iTHEMS Weekly News Letter


Prof. Gordon Baym thumbnail

Prof. Gordon Baym received 2021 APS Medal for Exceptional Achievement in Research


Prof. Gordon Baym (iTHEMS Senior Visiting Scientist / UIUC) has received 2021 APS Medal for Exceptional Achievement in Research. This is the largest Society prize to recognize the achievement of researchers from across all fields of physics. This prize was established to recognize contributions of the highest level that advance our knowledge and understanding of the physical universe in all its facets. It is intended to celebrate scientific inquiry and the pursuit of knowledge. The citation says "For major discoveries in theoretical condensed matter and many-body physics, neutron star structure and composition, quark matter and quark-gluon plasma physics, and in atomic physics and ultracold quantum gases." Many congratulations, Gordon san!!


Prof. Christopher Bourne thumbnail

Dr. Chris Bourne received Best Paper Prize 2020, Journal of Physics A: Mathematical and Theoretical


It is our great pleasure to inform you that our iTHEMS colleague, Chris Bourne (Tohoku AIMR/ RIKEN iTHEMS), received Best Paper Prize 2020: Journal of Physics A (Mathematical and Theoretical). The Journal of Physics A Best Paper Prize has been awarded annually since 2009. All original research articles from 2018 and 2019 were eligible for consideration this year 2020. The publisher says "Nominations were assessed by the Section Editors and Editor-in Chief using the criteria of novelty, achievement, potential impact and presentation. your article was highly recommended and was considered to have excelled in all of these categories." Many congratulations, Chris!

Upcoming Events


iTHEMS Theoretical Physics Seminar

Lefschetz-thimble inspired analysis of the Dykhne–Davis–Pechukas method and an application for the Schwinger Mechanism

August 21 at 13:00 - 14:30, 2020

Dr. Takuya Shimazaki (Researcher, Hadron Theory Group, The University of Tokyo)

Dykhne–Davis–Pechukas (DDP) method is a common approximation scheme for the transition probability in two-level quantum systems, as realized in the Landau–Zener effect, leading to an exponentially damping form comparable to the Schwinger pair production rate. We analyze the foundation of the DDP method using a modern complex technique inspired by the Lefschetz-thimble method. We derive an alternative and more adaptive formula that is useful even when the DDP method is inapplicable. As a benchmark, we study the modified Landau–Zener model and compare results from the DDP and our methods. We then revisit a derivation of the Schwinger Mechanism of particle production under electric fields using the DDP and our methods. We find that the DDP method gets worse for the Sauter type of short-lived electric pulse, while our method is still a reasonable approximation. We also study the Dynamically Assisted Schwinger Mechanism in two methods.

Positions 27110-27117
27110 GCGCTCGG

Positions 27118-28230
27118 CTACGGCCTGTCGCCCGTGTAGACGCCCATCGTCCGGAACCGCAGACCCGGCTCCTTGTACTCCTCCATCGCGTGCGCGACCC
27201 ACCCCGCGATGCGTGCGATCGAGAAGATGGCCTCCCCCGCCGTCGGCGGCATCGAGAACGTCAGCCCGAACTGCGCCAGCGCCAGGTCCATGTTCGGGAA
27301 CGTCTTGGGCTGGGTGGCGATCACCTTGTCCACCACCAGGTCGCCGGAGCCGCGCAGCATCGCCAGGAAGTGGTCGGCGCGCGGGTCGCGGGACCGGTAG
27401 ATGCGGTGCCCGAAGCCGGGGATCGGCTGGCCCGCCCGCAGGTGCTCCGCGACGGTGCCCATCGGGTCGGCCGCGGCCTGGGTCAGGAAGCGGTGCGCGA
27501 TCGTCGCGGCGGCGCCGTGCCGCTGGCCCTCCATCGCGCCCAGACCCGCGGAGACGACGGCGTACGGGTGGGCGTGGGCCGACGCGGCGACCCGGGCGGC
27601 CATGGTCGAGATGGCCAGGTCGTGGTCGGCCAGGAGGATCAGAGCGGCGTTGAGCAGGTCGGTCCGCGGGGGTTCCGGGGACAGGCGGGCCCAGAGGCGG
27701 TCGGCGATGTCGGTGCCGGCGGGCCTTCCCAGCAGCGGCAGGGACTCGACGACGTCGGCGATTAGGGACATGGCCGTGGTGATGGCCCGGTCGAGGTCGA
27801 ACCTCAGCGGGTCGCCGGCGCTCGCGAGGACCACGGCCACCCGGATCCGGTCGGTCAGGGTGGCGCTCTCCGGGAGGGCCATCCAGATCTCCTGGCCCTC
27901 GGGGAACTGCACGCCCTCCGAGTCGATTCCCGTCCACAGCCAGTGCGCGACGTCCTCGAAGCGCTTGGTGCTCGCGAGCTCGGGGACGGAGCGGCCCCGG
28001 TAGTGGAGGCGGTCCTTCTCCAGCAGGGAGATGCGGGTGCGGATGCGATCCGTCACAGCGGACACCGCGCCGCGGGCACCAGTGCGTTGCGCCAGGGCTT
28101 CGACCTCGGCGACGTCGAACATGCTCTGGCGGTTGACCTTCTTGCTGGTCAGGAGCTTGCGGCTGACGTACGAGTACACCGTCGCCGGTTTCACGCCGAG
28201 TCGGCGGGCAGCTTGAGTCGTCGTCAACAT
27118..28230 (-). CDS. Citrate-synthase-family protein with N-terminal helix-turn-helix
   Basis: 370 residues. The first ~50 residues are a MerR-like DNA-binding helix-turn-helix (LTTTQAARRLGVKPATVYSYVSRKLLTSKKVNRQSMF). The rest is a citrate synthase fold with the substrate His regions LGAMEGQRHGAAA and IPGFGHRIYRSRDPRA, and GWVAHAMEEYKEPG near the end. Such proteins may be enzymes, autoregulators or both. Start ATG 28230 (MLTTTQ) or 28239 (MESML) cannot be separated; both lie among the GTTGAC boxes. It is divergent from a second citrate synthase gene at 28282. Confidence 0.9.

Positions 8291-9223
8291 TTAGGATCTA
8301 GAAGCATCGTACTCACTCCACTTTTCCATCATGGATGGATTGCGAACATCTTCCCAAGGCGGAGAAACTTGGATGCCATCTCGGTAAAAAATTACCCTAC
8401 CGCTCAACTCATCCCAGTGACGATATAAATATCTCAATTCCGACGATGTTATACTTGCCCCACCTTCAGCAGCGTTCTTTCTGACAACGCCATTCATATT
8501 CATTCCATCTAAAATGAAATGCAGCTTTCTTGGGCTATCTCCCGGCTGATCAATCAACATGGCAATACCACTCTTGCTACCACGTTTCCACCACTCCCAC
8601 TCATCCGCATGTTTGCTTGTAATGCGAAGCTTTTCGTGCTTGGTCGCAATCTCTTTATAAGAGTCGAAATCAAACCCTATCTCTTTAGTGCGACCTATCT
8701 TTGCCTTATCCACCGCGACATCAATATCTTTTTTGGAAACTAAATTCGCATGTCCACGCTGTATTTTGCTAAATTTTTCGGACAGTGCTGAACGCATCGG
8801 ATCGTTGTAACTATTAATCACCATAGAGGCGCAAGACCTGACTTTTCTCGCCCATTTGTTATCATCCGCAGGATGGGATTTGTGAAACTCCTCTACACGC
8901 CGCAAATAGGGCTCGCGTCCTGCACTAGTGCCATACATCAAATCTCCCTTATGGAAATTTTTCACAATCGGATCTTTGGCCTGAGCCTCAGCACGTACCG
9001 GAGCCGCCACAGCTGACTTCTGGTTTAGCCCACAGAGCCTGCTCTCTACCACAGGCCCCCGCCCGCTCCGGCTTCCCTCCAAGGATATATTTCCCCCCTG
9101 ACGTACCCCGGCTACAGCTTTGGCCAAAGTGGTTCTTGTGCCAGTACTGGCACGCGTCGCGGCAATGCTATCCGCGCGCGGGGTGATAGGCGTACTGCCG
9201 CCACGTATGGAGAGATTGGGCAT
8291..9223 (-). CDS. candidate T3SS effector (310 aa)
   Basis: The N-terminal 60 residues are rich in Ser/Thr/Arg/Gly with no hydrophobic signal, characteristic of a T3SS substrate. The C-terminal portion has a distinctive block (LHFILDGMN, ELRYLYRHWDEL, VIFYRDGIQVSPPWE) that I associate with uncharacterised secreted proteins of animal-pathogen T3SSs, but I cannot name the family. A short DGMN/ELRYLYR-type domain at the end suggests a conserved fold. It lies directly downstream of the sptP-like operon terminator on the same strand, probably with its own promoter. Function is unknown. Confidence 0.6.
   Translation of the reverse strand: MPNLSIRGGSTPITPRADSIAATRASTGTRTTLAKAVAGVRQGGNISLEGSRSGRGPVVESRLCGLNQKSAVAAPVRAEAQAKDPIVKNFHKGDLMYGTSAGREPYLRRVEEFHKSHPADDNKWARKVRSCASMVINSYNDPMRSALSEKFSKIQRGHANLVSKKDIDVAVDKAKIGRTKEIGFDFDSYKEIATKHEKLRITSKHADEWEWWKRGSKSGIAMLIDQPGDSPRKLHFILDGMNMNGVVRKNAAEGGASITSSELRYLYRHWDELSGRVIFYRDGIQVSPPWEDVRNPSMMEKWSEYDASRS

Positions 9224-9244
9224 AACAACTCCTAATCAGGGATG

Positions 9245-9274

Venue: via Zoom

Event Official Language: English

Special Lecture

Tetsuo Hatsuda × Yoshinori Ohsumi × Sayaka Oki Online Discussion: "The Usefulness of 'Useless' Knowledge" Presented by iTHEMS & academist

August 22 at 13:00 - 15:30, 2020

Dr. Tetsuo Hatsuda (Program Director, iTHEMS)
Prof. Yoshinori Ohsumi (Cell Biology Center, Institute of Innovative Research, Tokyo Institute of Technology)
Prof. Sayaka Oki (Graduate School of Economics, Department of Socio-Economic System, Nagoya University)



Venue: via Zoom

Event Official Language: Japanese


Math-Phys Joint Seminar

Geometric Perspective for the Theory of Hydrodynamic Limits

August 31 - September 1, 2020

Dr. Makiko Sasada (Associate Professor, Graduate School of Mathematical Sciences, The University of Tokyo)
Prof. Kenichi Bannai (Professor, Faculty of Science and Technology Department of Mathematics, Keio University)

This is a series of lectures on "Geometric Perspectives for Fluid Dynamic Limit Theory" by the following speakers:
[DAY 1: Aug 31] Dr. Makiko Sasada (University of Tokyo)
[DAY 2: Sept 1] Prof. Kenichi Bannai (Keio University)

One of the fundamental problems in the natural and social sciences is to explain macroscopic phenomena that we can observe from the rules governing the microscopic system giving rise to the phenomena. Hydrodynamic limit provides a rigorous mathematical method to derive the deterministic partial differential equations describing the time evolution of macroscopic parameters, from the stochastic dynamics of a microscopic large scale interacting system.

In the article "Topological Structures of Large Scale Interacting Systems via Uniform Locality" joint with Yukio Kametani, we introduce a general framework encompassing a wide variety of interacting systems in order to systematically investigate various microscopic stochastic large scale interacting systems in a unified fashion. In particular, we introduced a new cohomology theory called the uniformly local cohomology to investigate the underlying geometry of the interacting system. Our theory gives a new interpretation of the macroscopic parameters, the role played by the group action on the microscopic system, and the origin of the diffusion matrix associated to the macroscopic deterministic partial differential equation obtained via the space-time scaling limit of the microscopic system.

The purpose of the series of lectures is to introduce to the audience the theory of hydrodynamic limits, especially the relation between the macroscopic observables and the microscopic interacting system. We then explain our new perspective of how geometry comes into play in investigating the interacting system, and introduce the ideas and results of our article.

Venue: via Zoom

Event Official Language: English

Paper of the Week

Week 3 of August


Title: Gaussian concentration bound and Ensemble equivalence in generic quantum many-body systems including long-range interaction
Author: Tomotaka Kuwahara, Keiji Saito

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